Law firm to challenge ‘less favourable’ pensions for doctors and teachers

27 Aug 19

Doctors and teachers will launch a legal challenge against the government following a landmark public sector pensions ruling, a law firm has said.

More public sector workers are entitled to take legal action after a successful challenge by judges and firefighters saw the government forced to concede that 2015 pension reforms were unlawful.

Law firm Leigh Day said that the landmark McCloud judgment, which found the pension reforms to be discriminatory based on age, “persist across the public sector” and explained it is preparing a claim on behalf of teachers and doctors. 

Judges and firefighters who were more than 10 years away from retirement were moved to a less favourable scheme in 2015 – a move that was later deemed unlawful. But Leigh Day said the same has happened for teachers and doctors.

Nigel Mackay, partner at Leigh Day, said: “We believe the government is short-changing hundreds of thousands of hard-working doctors and teachers.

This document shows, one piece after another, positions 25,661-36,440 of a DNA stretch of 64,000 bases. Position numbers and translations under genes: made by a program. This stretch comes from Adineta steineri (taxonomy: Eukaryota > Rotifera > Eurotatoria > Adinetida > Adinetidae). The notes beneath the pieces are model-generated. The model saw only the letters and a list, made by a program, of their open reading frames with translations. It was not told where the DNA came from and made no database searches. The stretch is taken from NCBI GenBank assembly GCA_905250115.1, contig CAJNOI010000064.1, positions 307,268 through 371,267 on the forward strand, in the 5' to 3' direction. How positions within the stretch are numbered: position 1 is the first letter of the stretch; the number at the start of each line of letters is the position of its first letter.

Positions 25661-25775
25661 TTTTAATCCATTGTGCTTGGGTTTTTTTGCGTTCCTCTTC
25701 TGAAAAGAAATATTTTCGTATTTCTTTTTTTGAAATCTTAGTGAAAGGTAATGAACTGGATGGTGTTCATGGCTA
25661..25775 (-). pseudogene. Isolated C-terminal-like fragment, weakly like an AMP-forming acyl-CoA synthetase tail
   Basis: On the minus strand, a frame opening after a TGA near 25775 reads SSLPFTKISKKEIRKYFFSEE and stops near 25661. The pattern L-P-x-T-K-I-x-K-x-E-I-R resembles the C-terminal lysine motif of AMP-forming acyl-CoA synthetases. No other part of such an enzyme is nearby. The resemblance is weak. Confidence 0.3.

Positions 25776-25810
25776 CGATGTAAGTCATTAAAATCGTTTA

“As a result of the Supreme Court ruling in June the government has ran out of options in relation to those judges and firefighters who have brought claims.

“However, it has not made any commitments to remedy the issue for any judges or firefighters who have not brought claims, or any other public sector workers, including doctors or teachers, that have been affected by the same changes to their pension policy.”

The firm said that without a legal challenge there is “no guarantee” that the government will compensate public sector workers for past discrimination.

Chaand Nagpaul, council chair of the British Medical Association, said earlier this month that although doctors’ pension schemes were different “the underlying principles are essentially the same”.

“We want to bring a challenge on behalf of the UK’s younger doctors regarding the legality of the 2015 NHS pension scheme,” he added.

The Treasury has been approached for a response.

Former chief secretary to the Treasury estimated earlier in the year that an adverse ruling in the legal battle would cost the Treasury £4bn.

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